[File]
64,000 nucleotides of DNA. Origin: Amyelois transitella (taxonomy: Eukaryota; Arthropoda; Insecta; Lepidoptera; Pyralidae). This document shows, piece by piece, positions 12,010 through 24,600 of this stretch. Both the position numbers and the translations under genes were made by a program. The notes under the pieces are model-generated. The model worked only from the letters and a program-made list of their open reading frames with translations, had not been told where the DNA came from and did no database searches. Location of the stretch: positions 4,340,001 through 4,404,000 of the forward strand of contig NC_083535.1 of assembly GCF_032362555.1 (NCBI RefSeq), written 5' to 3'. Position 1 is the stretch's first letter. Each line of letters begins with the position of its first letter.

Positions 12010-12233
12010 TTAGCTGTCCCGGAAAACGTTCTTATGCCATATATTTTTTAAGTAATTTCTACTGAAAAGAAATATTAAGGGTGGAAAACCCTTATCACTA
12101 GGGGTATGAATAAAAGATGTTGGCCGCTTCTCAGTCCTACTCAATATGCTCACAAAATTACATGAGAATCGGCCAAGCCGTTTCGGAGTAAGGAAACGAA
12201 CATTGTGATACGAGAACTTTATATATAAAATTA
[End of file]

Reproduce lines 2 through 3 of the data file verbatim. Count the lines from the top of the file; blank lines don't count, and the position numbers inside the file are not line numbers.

Positions 12010-12233
12010 TTAGCTGTCCCGGAAAACGTTCTTATGCCATATATTTTTTAAGTAATTTCTACTGAAAAGAAATATTAAGGGTGGAAAACCCTTATCACTA